JpGU-AGU Joint Meeting 2017

Presentation information

[JJ] Oral

M (Multidisciplinary and Interdisciplinary) » M-IS Intersection

[M-IS23] [JJ] Paleoclimatology and paleoceanography

Tue. May 23, 2017 9:00 AM - 10:30 AM IC (International Conference Hall 2F)

convener:Tomohisa Irino(Faculty of Environmental Earth Science, Hokkaido University), Akira Oka(Atmosphere and Ocean Research Institute, The University of Tokyo), Ikuko Kitaba(Research Centre for Palaleoclimatology, Ritsumeikan University), Masaki Sano(Research Institute for Humanity and Nature), Chairperson:Tomohisa Irino(Faculty of Environmental Earth Science, Hokkaido University)

9:45 AM - 10:00 AM

[MIS23-22] Paleoceanographic change through the Marine Isotope Stage 19 in the Kuroshio-Oyashio subarctic boundary, the northwestern Pacific, based on benthic and planktic foraminiferal oxygen and carbon isotope records

*Yuki Haneda1, Yusuke Suganuma2, Yoshimi Kubota3, Makoto Okada4, Daisuke Hasegawa4, Yosuke Hiraoka4, Hiroomi Nakazato5 (1.Graduate School of Science and Engineering, Ibaraki University, 2.National Institute of Polar Reseach, 3.National Museum of Nature and Science, 4.Department of Earth Sciences, Faculty of Science, Ibaraki University, 5.National Agriculture and Food Research Organization)

Keywords:Marine Isotope Stage 19, Foraminifera, Oxygen isotope, Carbon isotope, Kuroshio front

Orbital configuration during the Marine Isotope Stage (MIS) 19 are characterized by weak eccentricity-precession forcing and the obliquity maximum, and they have occurred at around the precession minimum as well as MIS 1, the present interglacial period, although the both absolute values of obliquity are different (Tzedakis, 2010; Tzedakis et al., 2012). Thus, MIS 19c, the one of sub-stages during MIS 19, is assumed as the close analogue for the present interglacial and will suggest the timing of the next glacial inception in the future excluded anthropogenic influences.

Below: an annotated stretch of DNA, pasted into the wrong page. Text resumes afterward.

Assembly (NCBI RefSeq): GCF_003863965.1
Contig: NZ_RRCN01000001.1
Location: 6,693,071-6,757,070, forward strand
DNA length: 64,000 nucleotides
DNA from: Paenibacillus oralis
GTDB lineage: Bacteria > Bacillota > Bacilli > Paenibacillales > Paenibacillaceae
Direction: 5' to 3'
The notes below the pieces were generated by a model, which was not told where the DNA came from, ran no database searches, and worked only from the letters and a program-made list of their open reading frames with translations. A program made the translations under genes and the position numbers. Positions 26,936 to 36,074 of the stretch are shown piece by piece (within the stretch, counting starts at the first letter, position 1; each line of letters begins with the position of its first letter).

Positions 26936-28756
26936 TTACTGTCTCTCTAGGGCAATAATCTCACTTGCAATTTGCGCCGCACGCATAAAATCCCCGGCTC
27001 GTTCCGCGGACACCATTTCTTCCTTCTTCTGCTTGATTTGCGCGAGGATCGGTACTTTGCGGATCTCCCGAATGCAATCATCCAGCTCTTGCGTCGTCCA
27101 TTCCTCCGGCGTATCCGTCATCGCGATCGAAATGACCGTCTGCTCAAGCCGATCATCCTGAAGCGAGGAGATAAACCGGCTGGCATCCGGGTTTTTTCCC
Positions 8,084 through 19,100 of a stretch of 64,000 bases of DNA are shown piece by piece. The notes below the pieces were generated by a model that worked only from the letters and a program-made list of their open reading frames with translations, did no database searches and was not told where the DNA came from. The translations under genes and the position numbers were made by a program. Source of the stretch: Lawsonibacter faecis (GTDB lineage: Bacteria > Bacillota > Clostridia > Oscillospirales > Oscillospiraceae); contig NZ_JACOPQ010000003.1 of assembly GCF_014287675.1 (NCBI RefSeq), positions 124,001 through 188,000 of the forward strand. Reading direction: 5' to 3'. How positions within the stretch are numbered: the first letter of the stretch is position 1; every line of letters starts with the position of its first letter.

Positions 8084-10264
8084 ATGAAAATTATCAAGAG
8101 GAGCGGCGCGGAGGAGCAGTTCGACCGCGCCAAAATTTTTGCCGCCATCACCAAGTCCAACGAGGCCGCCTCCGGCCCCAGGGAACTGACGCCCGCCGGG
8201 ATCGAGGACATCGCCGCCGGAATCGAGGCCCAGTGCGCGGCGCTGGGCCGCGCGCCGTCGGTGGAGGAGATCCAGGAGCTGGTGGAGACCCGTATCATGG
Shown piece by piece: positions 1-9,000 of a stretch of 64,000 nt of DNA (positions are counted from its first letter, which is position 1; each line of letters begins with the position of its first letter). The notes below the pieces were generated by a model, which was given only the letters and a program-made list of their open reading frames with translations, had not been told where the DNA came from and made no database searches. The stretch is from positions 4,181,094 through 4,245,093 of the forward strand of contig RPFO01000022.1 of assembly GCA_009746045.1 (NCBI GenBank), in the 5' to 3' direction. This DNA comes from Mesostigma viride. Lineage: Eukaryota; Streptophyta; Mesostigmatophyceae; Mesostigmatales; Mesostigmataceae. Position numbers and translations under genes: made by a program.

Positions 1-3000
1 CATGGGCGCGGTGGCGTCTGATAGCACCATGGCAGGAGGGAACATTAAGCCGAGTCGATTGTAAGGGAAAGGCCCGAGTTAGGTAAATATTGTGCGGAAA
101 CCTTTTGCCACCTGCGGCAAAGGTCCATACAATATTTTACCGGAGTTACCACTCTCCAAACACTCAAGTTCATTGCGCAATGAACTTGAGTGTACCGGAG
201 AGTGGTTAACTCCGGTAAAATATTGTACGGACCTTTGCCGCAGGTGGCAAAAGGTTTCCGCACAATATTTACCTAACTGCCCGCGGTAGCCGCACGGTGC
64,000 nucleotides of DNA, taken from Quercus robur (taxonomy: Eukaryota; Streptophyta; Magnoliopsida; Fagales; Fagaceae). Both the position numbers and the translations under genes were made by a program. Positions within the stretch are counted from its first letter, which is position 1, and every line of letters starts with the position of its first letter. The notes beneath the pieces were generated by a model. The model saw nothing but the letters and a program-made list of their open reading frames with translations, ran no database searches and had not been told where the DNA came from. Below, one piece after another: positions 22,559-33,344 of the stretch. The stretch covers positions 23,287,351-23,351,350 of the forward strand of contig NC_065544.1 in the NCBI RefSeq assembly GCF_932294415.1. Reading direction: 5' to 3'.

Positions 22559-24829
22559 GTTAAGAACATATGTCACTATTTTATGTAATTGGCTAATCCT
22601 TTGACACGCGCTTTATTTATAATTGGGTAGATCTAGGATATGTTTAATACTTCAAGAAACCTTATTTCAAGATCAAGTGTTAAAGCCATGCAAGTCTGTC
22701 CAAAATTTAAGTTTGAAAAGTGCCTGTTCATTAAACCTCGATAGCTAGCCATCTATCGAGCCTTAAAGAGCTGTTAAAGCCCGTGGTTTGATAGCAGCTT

Here, we report foraminiferal stable oxygen and carbon isotopic records from the Chiba composite section, and the Higashinagata Formation, Toyofusa Group in the Boso Peninsula, and the CHOSHI-1 core drilled through the Yokone Formation, Inubo Group, at Choshi city, northestern part of Chiba. The Chiba composite section is one of the candidates for the middle Pleistocene GSSP (Global boundary Stratotype Sections and Points). We carried out stable oxygen and carbon isotopic analyses by using benthic foraminifers, Bolivinita quadrilatera, Cibicides spp. and Uvigerina spp., and planktic foraminifers, Globigerina bulloides, Globigerinoides ruber and Globorotalia inflata. Stable isotope measurements were performed by a Finnigan-MAT253 Isotope mass spectrometer coupled with a Kiel IV carbonate preparation device installed at the Department of Geology and Paleontology, National Museum of Nature and Science. In order to develop age models, the resultantδ18Obenthic curves were correlated to the sea level equivalent curve (Elderfield et al., 2012).
δ18Oplanktic and δ18Obenthic curves basically represent synchronized changes in the glacial-interglacial cycle scale. Especially, δ18OG. bulloides curves show millennial scale oscillations from the peak of the MIS 19 to MIS 18 superimposed on the glacial-interglacial cycles in both of the Chiba composite section and the CHOSHI-1 core. However, the δ18OG. ruber curve from the Higashinagata Formation, in which the isotope data yielded only through the late MIS 19, exhibits a slight oscillation in contrast to those of the Chiba composite section and the CHOSHI-1 core during the same interval. This implies that since the Kuroshio front facing to the Kuroshio-Oyashio subarctic boundary was placed at near the latitude of the present Choshi region, the Chiba composite section and the CHOSHI-1 core were commonly affected by sea surface temperature (SST) changes associated with a latitudinal shift of the Kuroshio front during the MIS 19 – MIS 18 transition. In contrast, the Higashinagata Formation was less affected by the SST changes since the Kuroshio front have not reached down to the southernmost part of the Boso Peninsula during the interval.

Elderfield et al., 2012, Science 337, 704. doi: 10. 1126/science. 1221294
Tzedakis, 2010, Climate of the Past, 6, 131–144.
Tzedakis et al., 2012, Nature Geoscience 5, 138–142. doi: 10.1038/ngeo1358.